President of Southern Baptist Theo
logical Seminary.
8:00 P. M. Sermon before the Young
Men's Christian Assentation, Rev.
was occupied by the law offices of R
A. Nunn, W. D. Mclver, George Willis, Josiah Sibley
and D. S. Jones. The flames did not MONDAY, JUNE 2
penetrate to this floor but the contents jn.30 A. M. Seniors form in front of
were somewhat damaged by the heavy Memorial Hall and march to the
f moke which ascended from below. chapel for Prayers.
In a s' at.-ment grven ou' at er tne 10.30 m. Senior Class Day Ex
fire had been extinguished, Z. V. m Gerrard Hall. Orations by
Taylor, manager of the local office of mbers of the Graduating Class in
the Southern Express Company, stated Contest for the Mangum Medal.
that he was unable to account for the t.nn p m. Unveiling of Soldiers
origin of the blaze but believed that Monument. Address by His Excellency
rats had gotten hold of matchrs and Governor Locke Graig.
had ignited them. He said that at I 5.30 p m. Closing Exercises of the
7 o deck the last of the office locked up Senoir Class
the building and went home. At that! 7.30 p m. Annual Joint Banquet of
time there was not the least sign of the Dialectic and Philanthropic Liter-
fire. Twenty minutes later the blaze arv Societies in Commons Hall.
was dircovcred and duiing that time 0.30. P. M. Anniversary Meetings of
it had gained considerable headway, the Literary Societies in their respective
Mr. Taylcr stated that it would be im- Halls
... . . e- .. . r
possible to giv a ocnniie estimate 01 TUESDAY JUNE 3
tne damage done to tne express com- lQ.0 A M Alumni Address, by the
paoy's goods but that he could safely Ri .t Rcv Robert Strage, D. p.,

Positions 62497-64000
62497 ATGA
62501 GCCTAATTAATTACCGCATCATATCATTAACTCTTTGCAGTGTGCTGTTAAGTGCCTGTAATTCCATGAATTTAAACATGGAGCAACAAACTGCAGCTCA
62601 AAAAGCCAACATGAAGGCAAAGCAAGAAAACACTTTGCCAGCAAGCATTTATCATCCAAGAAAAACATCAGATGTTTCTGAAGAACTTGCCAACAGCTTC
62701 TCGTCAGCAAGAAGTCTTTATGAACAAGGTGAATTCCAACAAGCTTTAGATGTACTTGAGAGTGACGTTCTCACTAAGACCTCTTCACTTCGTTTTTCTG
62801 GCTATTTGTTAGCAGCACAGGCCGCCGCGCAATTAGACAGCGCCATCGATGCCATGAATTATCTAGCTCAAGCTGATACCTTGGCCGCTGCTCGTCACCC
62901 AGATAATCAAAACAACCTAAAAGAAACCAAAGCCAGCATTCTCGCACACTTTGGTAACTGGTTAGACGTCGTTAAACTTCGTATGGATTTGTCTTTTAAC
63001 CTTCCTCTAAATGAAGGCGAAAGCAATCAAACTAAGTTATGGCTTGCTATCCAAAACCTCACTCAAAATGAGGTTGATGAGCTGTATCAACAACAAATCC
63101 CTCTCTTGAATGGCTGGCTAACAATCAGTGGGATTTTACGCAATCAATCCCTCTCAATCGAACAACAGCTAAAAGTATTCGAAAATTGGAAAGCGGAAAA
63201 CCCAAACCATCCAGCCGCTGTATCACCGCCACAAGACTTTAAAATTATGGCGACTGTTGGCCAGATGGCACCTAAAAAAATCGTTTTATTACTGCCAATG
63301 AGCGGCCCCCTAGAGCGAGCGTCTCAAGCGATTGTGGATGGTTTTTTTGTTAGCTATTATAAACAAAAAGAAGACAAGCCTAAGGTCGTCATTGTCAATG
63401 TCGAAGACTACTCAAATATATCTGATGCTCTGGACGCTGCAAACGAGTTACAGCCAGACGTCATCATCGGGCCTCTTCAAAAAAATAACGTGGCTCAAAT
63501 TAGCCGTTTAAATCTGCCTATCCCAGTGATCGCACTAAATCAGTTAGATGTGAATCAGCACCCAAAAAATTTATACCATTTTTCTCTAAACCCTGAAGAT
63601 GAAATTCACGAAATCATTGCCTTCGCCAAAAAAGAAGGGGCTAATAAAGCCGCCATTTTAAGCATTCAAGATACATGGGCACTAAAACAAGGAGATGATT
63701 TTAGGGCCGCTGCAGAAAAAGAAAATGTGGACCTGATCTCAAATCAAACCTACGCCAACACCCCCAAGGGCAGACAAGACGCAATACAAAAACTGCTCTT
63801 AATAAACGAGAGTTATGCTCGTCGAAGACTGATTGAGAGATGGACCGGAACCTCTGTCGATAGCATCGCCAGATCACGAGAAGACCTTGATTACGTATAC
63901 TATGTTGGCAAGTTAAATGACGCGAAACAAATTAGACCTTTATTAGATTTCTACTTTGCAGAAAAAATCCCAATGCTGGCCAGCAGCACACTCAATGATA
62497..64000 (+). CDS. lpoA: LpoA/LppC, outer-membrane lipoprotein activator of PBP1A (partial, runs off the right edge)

... . ""-. .79 Bishop of East Carolina.
j t . 1 Mm. J .111 . 11. I 1
nooo 01 nine- inousana aoiisrs. . ms class Reunion Exercises.
loss is pa tiauy covereo oy insurance. n . ,863 c lg88 chi!S
The butldmg was erected several , r , ,0(), class' of 1908.
years vo especially lor the Southern , ,. p . Bu9:n.,ss Mcetinc of the
fcxprcss company oy ur. r rank Mugnes Alumni -
ami ic ...H..jr -1 p VI Al:imni I .uuc iron in
Schenectady, N. Y., April 28. In
this city of Socialist government the
paid officeholders find themselves con
fronted by a demand that they share
their salaries with their pa ty organi
zat on.
The demand, coming from a powerful
element in the party, is putting political
Socialism to a severe test and may
prove fatal t3 if. The effect of the de
mand will be felt at the mumciapl
election next November, when the rank
and file of the Socialist party may vote
for Mayor R. Lunn, who is a candidate
for renomination and is bitterly op
posed to dividing his $3,500 salary
with any person or organization.
The demand for a division of salaries
was started by Charles W. Wood, editor
of th Citizen, the weekly paper found
ed by Rev. Dr. Lunn, the present
Mayor. Mr. Wood ran as a Socialist
for State Senator last fall, was brought
here by Dr. Lunn to edit the paper,
which is now published by a stock
comoanv. in which Dr. Lunn is the
controlling element.
An ardent supporter of the idea that
Mayor Lunn should divide his ealaiy is
Robert A. Bakeman, who resigned as
assistant pastor of Dr. Lunn's church,
to become foreman of a gang of street
cleaners at $2.50 a day, because he
could better uplift humanity in that
way. Witn tne editor ot nis own paper
and his former assistant pastor trying